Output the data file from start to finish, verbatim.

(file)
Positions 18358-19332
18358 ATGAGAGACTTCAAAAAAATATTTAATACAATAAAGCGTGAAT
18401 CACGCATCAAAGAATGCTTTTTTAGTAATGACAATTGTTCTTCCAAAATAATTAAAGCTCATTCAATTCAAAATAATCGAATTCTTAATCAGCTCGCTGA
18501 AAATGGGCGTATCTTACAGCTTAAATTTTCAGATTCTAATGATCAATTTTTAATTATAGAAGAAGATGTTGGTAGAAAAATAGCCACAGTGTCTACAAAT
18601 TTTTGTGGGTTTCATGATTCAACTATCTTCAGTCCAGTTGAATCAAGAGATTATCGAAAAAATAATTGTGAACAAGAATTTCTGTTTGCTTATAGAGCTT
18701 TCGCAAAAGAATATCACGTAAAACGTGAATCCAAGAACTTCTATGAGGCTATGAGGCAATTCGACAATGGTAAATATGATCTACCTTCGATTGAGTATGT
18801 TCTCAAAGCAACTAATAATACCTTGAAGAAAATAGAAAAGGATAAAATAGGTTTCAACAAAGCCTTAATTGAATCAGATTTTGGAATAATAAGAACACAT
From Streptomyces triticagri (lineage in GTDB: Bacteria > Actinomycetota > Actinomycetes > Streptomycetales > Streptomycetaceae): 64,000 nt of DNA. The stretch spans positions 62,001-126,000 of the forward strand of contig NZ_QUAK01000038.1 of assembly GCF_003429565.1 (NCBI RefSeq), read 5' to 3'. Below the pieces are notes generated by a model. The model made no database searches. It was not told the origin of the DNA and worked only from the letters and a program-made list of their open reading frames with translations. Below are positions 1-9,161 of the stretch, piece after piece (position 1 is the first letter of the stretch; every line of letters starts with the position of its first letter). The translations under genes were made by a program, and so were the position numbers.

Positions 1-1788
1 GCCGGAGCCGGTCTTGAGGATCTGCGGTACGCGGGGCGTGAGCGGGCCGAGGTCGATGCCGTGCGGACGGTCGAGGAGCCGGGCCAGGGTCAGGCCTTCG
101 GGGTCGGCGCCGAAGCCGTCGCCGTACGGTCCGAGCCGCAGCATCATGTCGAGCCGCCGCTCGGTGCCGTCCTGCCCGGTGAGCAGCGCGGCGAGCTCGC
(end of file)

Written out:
Positions 18358-19332
18358 ATGAGAGACTTCAAAAAAATATTTAATACAATAAAGCGTGAAT
18401 CACGCATCAAAGAATGCTTTTTTAGTAATGACAATTGTTCTTCCAAAATAATTAAAGCTCATTCAATTCAAAATAATCGAATTCTTAATCAGCTCGCTGA
18501 AAATGGGCGTATCTTACAGCTTAAATTTTCAGATTCTAATGATCAATTTTTAATTATAGAAGAAGATGTTGGTAGAAAAATAGCCACAGTGTCTACAAAT
18601 TTTTGTGGGTTTCATGATTCAACTATCTTCAGTCCAGTTGAATCAAGAGATTATCGAAAAAATAATTGTGAACAAGAATTTCTGTTTGCTTATAGAGCTT
18701 TCGCAAAAGAATATCACGTAAAACGTGAATCCAAGAACTTCTATGAGGCTATGAGGCAATTCGACAATGGTAAATATGATCTACCTTCGATTGAGTATGT
18801 TCTCAAAGCAACTAATAATACCTTGAAGAAAATAGAAAAGGATAAAATAGGTTTCAACAAAGCCTTAATTGAATCAGATTTTGGAATAATAAGAACACAT
From Streptomyces triticagri (lineage in GTDB: Bacteria > Actinomycetota > Actinomycetes > Streptomycetales > Streptomycetaceae): 64,000 nt of DNA. The stretch spans positions 62,001-126,000 of the forward strand of contig NZ_QUAK01000038.1 of assembly GCF_003429565.1 (NCBI RefSeq), read 5' to 3'. Below the pieces are notes generated by a model. The model made no database searches. It was not told the origin of the DNA and worked only from the letters and a program-made list of their open reading frames with translations. Below are positions 1-9,161 of the stretch, piece after piece (position 1 is the first letter of the stretch; every line of letters starts with the position of its first letter). The translations under genes were made by a program, and so were the position numbers.

Positions 1-1788
1 GCCGGAGCCGGTCTTGAGGATCTGCGGTACGCGGGGCGTGAGCGGGCCGAGGTCGATGCCGTGCGGACGGTCGAGGAGCCGGGCCAGGGTCAGGCCTTCG
101 GGGTCGGCGCCGAAGCCGTCGCCGTACGGTCCGAGCCGCAGCATCATGTCGAGCCGCCGCTCGGTGCCGTCCTGCCCGGTGAGCAGCGCGGCGAGCTCGC